Want to practice with a backing band? I wish I could tell you there were great apps out there for that, but I can’t. I love Band-in-a-Box (BIAB), the best accompaniment app for Mac or Windows. But don’t bother getting the iPad app for Band in a Box because the app only works as a controller for Band-in-a-Box on your Mac or Windows computer. Of course if you already own BIAB on those platforms and need a remote controller, then go ahead.
The closest app I can find to fulfilling this need is iReal b. As apps go, this is one of the more expensive ones. Still, it is only $7.99. In app purchases to add styles for play back vary in price up to about $5.99. There is also an in-app add in that will show guitar or piano chord diagrams for the chords in a song.
There are thousands of user supplied tunes that can be downloaded from a forum from within the app. These cover just about every genre including country, popular, jazz and blues. See above image for example of song list and search (on left – click image to enlarge). All you get are the chords, key and time signatures and a suggested accompaniment style. You can modify any or all of those to suit your preferences (right side of above image).
What the app gives you are chord charts – like in a fake book – for thousands of songs AND the ability to play back the chords with a backing arrangement so you can play along. You can even turn off the volume for selected instruments on the playback. You can also create your own “fake” sheets with an editor for entering the chords and other information, then share it with others.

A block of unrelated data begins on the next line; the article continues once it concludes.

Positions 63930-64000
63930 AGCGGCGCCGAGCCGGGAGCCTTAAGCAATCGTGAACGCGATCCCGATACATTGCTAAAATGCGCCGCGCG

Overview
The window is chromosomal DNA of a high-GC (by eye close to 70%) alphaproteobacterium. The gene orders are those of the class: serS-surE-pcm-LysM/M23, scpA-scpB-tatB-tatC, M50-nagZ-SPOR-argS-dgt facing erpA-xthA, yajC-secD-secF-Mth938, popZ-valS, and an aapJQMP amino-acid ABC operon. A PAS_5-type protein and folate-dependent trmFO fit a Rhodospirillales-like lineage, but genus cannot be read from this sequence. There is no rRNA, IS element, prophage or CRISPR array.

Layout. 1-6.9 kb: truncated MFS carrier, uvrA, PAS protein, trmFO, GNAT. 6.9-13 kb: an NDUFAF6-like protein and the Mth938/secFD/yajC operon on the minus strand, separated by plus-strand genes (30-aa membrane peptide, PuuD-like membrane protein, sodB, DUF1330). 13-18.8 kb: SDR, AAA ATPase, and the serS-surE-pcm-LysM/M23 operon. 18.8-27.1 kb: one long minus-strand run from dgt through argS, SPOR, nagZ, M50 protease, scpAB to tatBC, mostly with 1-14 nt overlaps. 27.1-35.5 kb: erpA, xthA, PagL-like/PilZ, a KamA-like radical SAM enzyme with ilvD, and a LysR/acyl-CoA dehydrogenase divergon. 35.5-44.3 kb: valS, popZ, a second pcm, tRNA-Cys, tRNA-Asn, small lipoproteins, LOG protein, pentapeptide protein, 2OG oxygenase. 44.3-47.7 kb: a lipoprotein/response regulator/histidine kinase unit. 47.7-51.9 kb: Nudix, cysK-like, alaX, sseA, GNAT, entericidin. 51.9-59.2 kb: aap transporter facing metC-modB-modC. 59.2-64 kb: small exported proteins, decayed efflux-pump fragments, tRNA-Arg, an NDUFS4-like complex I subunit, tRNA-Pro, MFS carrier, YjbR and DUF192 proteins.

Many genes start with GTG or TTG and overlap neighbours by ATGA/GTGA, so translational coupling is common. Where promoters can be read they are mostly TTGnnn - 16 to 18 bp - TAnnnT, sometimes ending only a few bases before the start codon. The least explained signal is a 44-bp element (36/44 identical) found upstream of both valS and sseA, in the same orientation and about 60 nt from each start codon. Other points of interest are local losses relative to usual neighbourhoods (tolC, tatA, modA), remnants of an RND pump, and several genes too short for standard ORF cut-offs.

Note that when your iPad is turned vertically, the song list is hidden and the score is shown full screen.
My main complaint so far is that the accompaniments are uninspiring, especially if you are used to Band-in-a-Box. However, the jazz in-app purchase includes a fairly good Gypsy Jazz guitar comping accompaniment if you’re into that type of music.
The other thing to be aware of, is the primary audience for this app are Jazz musicians. One consequence of this is the nomenclature used for chords. If you aren’t used to reading jazz charts you may be confused by G-7 (G minor 7) or a chord with a triangle after it’s name (major).
I was blown away the first time I saw a musician use a looper in a live performance. If you aren’t familiar with the technique, a looper electronically records one or more phrases then plays them back on command. You can create a rhythm and then overlay it with a bass part. You can add chords or background vocals and accompany yourself.
The least expensive hardware looper is about $200 from Boss. But you can purchase Everyday Looper (EyDy Looper) from the App store for $5.99. No, it won’t have every feature that the $200 pedal has, but for $5.99 it’s pretty impressive. The biggest obstacle is learning how to add a track when you need two hands to play your instrument. There’s no foot switch. The answer is to generate a click track (metronome count) of some specific duration. New tracks can be recorded at the beginning of each loop. Arm the track you want to record and wait for the click track to repeat, then record.Footnotes: